Below are some interesting quotes on CSF flow from recent research using new computer modelling of CSF flow in the third ventricle from MRI scans. There are also some great images on the site of Dr Vartan Kurtcuoglu. (Many thanks to GP Visser, dentist and current student on the current CTET training, for pointing out the papers.)

‘Unlike the cardiac system, there is no dedicated pump, such as the heart, that directly drives the CSF flow. The CSF is propelled in a pulsatile manner, primarily due to brain motion caused by the expansion and contraction of cerebral blood vessels. Superimposed on this motion is flow generated by the secretion of CSF by the choroid plexus in the ventricles at the center of the brain and cerebrospinal fluid absorption, predominantly at the arachnoid villi in the subarachnoid space that surrounds the brain (Davson and Segal, 1996). Additional drainage into the blood-stream is purported to occur through the cerebral extracellular space (Greitz, 1993).’ (Kurtcuoglu et al 2007)

‘The CSF further serves as an intermediary between blood and nervous tissue, providing the latter with nutrients and removing waste products. Recent research shows that the cerebrospinal fluid flow is much more important than previously believed. For example, the pituitary gland and hypothalamus communicate through the CSF and new neurons follow the flow of cerebrospinal fluid in the adult brain.’ (Kurtcuoglu 2011)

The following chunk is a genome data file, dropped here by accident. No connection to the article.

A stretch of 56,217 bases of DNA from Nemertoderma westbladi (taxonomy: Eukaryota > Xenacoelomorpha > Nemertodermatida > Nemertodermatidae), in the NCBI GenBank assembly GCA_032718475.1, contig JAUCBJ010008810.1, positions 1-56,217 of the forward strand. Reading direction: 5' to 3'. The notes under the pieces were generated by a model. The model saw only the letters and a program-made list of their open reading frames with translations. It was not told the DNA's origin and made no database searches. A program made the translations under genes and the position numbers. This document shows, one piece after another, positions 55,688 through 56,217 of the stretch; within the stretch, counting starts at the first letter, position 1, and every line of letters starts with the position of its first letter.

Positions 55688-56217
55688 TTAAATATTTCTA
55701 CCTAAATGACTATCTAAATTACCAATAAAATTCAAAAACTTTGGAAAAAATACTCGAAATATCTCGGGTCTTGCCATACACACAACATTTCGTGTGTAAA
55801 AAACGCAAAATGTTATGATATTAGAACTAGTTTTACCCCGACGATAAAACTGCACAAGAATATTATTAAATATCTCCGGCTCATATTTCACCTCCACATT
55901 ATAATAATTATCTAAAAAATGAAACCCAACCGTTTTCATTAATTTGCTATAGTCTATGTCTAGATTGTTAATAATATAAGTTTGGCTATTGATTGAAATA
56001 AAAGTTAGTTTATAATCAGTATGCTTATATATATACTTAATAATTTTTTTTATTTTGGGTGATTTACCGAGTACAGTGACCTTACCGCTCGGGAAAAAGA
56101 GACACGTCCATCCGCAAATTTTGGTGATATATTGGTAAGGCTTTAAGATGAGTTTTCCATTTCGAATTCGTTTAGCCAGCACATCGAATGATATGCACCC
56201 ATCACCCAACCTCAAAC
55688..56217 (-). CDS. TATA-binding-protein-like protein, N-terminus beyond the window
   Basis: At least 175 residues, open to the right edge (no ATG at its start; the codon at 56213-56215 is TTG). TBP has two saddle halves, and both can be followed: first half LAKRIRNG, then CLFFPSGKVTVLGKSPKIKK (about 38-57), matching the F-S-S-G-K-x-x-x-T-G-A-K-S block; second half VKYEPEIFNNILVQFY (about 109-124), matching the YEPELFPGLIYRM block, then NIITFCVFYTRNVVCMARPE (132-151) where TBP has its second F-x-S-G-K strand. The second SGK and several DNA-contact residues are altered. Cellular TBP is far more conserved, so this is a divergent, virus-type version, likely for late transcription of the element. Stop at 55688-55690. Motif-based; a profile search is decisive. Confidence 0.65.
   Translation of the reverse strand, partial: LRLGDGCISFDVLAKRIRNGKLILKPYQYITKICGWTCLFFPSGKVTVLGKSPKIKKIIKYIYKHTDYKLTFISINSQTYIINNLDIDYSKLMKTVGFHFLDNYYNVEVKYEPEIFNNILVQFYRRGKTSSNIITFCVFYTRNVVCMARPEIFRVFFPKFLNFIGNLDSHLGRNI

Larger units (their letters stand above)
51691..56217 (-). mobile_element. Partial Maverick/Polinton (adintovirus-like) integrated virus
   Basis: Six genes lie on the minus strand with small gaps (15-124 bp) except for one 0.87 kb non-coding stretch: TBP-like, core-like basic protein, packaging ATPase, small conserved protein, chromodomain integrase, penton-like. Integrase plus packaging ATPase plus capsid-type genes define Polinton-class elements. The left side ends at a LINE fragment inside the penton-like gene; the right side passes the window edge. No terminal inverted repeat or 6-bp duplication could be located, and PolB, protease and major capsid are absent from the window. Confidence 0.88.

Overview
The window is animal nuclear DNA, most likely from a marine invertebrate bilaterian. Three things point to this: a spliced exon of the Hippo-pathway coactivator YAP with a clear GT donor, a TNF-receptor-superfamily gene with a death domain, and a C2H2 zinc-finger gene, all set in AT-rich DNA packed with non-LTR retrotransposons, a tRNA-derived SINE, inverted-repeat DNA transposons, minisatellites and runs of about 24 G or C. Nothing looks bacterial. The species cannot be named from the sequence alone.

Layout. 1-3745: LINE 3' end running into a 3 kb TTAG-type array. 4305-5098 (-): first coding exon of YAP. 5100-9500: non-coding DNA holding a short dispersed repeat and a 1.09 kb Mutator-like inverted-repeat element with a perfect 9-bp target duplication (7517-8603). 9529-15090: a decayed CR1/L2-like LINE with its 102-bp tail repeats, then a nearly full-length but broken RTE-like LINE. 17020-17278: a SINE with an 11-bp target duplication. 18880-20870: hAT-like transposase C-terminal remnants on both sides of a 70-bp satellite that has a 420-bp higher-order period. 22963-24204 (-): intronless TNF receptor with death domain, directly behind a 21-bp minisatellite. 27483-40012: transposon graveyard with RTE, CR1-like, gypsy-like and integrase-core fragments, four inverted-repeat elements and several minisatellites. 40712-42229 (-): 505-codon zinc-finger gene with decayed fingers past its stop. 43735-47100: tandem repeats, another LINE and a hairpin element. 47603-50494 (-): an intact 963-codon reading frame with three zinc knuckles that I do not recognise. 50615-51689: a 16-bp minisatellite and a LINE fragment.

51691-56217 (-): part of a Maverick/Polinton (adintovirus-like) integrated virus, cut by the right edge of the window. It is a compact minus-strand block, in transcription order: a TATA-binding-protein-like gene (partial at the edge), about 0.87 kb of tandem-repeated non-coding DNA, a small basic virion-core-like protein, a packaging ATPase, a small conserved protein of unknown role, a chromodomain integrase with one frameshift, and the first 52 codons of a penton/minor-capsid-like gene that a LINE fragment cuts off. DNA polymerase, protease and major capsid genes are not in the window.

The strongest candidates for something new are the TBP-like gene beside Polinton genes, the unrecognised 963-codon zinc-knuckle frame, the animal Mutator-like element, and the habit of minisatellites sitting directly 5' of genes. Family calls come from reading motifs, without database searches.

There is also another open access paper which shows that CSF is produced not just in the choroid plexus but also in the membranes within and around the brain:

‘The discovery of a family of membrane water channel proteins called aquaporins, and the finding that aquaporin 1 was located in the choroid plexus, has prompted interest in the role of aquaporins in cerebrospinal fluid (CSF) production and consequently hydrocephalus’  ‘Aquaporin 1 makes a substantial contribution to CSF production and is a potential therapeutic target in the management of CSF circulation disorders.’ (Owler et al 2010)

Distribution in brain of aquaporin-1 (AQP1, blue) and AQP4 (orange), schematically illustrated on a sagittal section of a human brain. (Owler et al 2010)

And finally there is video of CSF pulsing in the brain up on wikipedia:

click here to goto the video on wikipedia

References

Owler B.K., Pitham T., and Wang D. (2010) Aquaporins: relevance to cerebrospinal fluid physiology and therapeutic potential in hydrocephalus. Cerebrospinal Fluid Research 2010, 7:15 Open access available at http://www.cerebrospinalfluidresearch.com/content/7/1/15

Kurtcuoglu V., Soellingerb M., Summersc P., Boomsmaa K., Poulikakosa D., Boesigerb P., and Ventikosd Y. (2007) Computational investigation of subject-specific cerebrospinal fluid flow in the third ventricle and aqueduct of Sylvius. Journal of Biomechanics 40 (2007) 1235–1245. (Available via http://www.ltnt.ethz.ch/people/kvartan/2007_Kurtcuoglu.pdf  Feb 2011)

Kurtcuoglu V. (2011) SmartShunt – The Hydrocephalus Project. http://www.smartshunt.ethz.ch/ click on Ventricular System, accessed Feb 2011

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